27 Fun Online ESL Games (Simple and Quick)

Disclosure: This article may contain affiliate links, meaning that when you make a purchase, I earn a small commission. Affiliate links cost you nothing to use and help keep my content free. It is a win-win for us both! For more info, see the Disclosure Policy.

Teaching English online can be draining for students and teachers. Online ESL games are a great way to give students a mental break. Games engage students and create a fun environment.

It is not always easy to think of different games and fillers to play, so it is good to prepare a list of potential online ESL games that you can pull up if you need them when teaching.

We have compiled a list of our top online ESL games. These games can also be applied in a brick-and-mortar classroom but we play many of them online without almost any prep!

Online ESL Games List

  1. Tic-Tac-Toe
  2. Shark Attack
  3. Two Truths One Lie
  4. Flash the Flashcard
  5. Retell the Story
  6. Realia
  7. Drawing Time
  8. Pictionary
  9. Singing Time
  10. Charades
  11. Riddles
  12. Would You Rather Questions
  13. Kahoot
  14. Board Games
  15. Word search
  16. Spot the Difference
  17. Odd One Out
  18. Word Chain
  19. ESL Jeopardy
  20. Categories game
  21. I Spy
  22. How many words can you find…
  23. Simon says
  24. 21 Questions
  25. Bingo
  26. Online ESL Games Sites
  27. Stop the Bus

1. Tic-Tac-Toe

Possibly my all-time favorite game to play with the students is Tic-Tac-Toe. This is also called Noughts and Crosses or Xs and Os. My young students absolutely love this game. Throw in an evil laugh, and watch that smile on their face!

Naughts and Crosses

Draw out the 3×3 grid. Let the student mark with an ‘X’, for example, and the teacher marks with an ‘O’. The first person who places three of their marks in a horizontal, vertical, or diagonal row is the winner.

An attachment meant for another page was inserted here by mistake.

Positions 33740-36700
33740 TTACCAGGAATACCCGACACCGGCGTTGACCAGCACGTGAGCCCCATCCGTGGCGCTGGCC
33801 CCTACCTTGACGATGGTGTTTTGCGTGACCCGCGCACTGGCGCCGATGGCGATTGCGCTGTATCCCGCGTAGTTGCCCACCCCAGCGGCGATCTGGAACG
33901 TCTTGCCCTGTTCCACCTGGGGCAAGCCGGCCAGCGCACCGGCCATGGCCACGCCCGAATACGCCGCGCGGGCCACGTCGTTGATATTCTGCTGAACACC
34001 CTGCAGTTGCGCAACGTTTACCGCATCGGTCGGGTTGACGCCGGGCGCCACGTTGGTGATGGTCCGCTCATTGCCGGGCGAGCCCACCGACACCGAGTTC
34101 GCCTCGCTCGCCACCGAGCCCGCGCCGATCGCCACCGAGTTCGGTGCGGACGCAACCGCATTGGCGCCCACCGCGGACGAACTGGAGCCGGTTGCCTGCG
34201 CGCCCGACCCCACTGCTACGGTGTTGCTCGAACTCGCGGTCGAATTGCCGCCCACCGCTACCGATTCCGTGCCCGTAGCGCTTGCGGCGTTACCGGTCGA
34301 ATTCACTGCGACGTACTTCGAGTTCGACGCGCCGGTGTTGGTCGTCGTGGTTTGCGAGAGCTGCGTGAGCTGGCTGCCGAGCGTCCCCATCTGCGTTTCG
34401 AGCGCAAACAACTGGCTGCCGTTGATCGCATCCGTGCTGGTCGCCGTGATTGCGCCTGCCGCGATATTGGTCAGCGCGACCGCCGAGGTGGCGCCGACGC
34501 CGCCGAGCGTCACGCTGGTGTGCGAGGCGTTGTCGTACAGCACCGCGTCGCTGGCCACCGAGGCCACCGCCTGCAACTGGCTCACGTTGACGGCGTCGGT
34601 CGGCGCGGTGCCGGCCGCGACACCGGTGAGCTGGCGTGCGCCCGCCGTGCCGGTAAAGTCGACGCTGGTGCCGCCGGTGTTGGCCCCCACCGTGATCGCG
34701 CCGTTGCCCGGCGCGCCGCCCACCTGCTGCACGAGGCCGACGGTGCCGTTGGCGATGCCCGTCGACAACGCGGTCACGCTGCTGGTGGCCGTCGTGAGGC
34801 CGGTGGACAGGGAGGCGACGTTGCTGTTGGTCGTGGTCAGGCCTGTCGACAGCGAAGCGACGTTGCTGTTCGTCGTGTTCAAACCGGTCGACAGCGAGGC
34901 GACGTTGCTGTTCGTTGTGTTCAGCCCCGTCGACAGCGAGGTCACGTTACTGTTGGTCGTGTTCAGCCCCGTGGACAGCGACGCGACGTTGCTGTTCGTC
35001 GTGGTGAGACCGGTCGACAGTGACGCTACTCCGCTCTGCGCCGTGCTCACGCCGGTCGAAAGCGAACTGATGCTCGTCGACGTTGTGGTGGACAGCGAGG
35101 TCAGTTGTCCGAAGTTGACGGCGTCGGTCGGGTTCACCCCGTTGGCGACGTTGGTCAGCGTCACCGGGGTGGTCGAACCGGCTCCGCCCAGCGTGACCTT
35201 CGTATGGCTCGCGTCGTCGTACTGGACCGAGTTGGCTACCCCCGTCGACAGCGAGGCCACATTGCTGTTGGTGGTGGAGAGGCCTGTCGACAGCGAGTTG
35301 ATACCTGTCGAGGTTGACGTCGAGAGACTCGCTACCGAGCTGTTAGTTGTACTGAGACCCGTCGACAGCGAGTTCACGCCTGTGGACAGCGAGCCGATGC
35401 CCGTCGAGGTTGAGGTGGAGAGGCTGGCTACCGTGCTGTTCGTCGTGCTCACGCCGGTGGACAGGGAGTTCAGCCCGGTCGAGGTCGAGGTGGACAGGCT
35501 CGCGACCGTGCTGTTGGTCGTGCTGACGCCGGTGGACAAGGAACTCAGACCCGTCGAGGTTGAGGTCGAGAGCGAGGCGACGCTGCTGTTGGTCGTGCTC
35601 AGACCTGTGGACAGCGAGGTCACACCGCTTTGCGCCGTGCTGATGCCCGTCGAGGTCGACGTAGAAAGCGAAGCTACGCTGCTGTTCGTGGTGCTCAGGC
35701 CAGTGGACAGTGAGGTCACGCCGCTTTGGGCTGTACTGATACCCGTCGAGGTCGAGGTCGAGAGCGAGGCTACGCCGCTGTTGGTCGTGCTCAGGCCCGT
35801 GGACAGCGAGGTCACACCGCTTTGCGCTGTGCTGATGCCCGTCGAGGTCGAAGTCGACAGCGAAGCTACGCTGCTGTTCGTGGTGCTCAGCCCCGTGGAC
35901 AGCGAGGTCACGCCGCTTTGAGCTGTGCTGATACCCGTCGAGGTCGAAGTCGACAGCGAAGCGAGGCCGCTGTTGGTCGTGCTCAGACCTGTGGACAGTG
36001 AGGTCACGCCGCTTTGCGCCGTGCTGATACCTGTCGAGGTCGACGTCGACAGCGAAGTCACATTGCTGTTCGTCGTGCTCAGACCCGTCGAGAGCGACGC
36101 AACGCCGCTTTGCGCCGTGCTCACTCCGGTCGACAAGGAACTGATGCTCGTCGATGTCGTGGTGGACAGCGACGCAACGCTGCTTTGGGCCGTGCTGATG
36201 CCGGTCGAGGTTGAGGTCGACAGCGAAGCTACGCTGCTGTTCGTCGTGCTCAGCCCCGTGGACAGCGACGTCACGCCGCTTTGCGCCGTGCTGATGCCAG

Tip! You can take this game further by practicing a grammar rule or vocabulary topic.

Xs and Os Advanced ESL

For example, if the topic is food, you could write a different letter in each grid space. The students must think of food with that letter. If they succeed in naming a food with the letter, they can secure their place on the grid.

If you studied grammar rules, you could write the verbs in the grid, and the students put them in their past form. They could also make sentences.

2. Shark Attack

Do you remember playing Hangman growing up? If you can’t remember, the teacher thinks of a secret word. Next, the teacher writes the number of spaces on the board, and students guess the word’s letters.

Each time the student gets a letter wrong, the teacher adds part of a stick man’s body to the board, like so:

Hangman

The idea is to guess the word before the man is hanged.

Shark Attack

When I was doing my teacher training course, I was told that Hangman is not a great game to play anymore due to its negative connotations. They suggested alternative ways to draw the game.

One suggestion is to draw a stick man with a parachute and a shark in the water below him. The stick man holds onto eight strings. Each time the student gets a letter wrong, he loses a string from the parachute. If he loses all eight strings, the shark will eat him!

There are other ways to draw this game– like the shark is coming to get the stick man. If you would prefer to avoid the idea of death altogether, draw a snowman or a flower.

3. Two Truths One Lie

Two Truths One Lie is a classic game that will get your student thinking. Write three statements, two that are true and one that is a lie. The student must guess which one is a lie. Then the student can write three statements about themselves.

You can make this relevant to a specific grammar rule or vocabulary topic to increase its difficulty.

Game example:

  • I am scared of spiders.
  • I have been to China.
  • I have never been skydiving.

Guess which one is the lie! (Answer: It’s the ‘I have been to China” one for me!)

For English Language Teachers or Those Looking to Get Started…

Get our teacher expert tips, new teacher checklist, teacher planner, and notes that reveal some great teaching techniques and strategies.

4. Flash the Flashcard

If you have flashcards with pictures, you can show your young students the flashcard very quickly. Repeat a few times until the student guesses what’s on the flashcard. This works very well in the online classroom.

Alternatively, you can cover part of the flashcard, and the student guesses what is on the flashcard based on what they can see. Make sure they know the vocabulary word first!

5. Retell the Story

Revise vocabulary by encouraging the students to tell a story.

For example, let’s say the topic that they learned today was about a policeman. Include three other words such as a mountain, ambulance, and dog. Give them a minute or two to develop an interesting story that includes these words.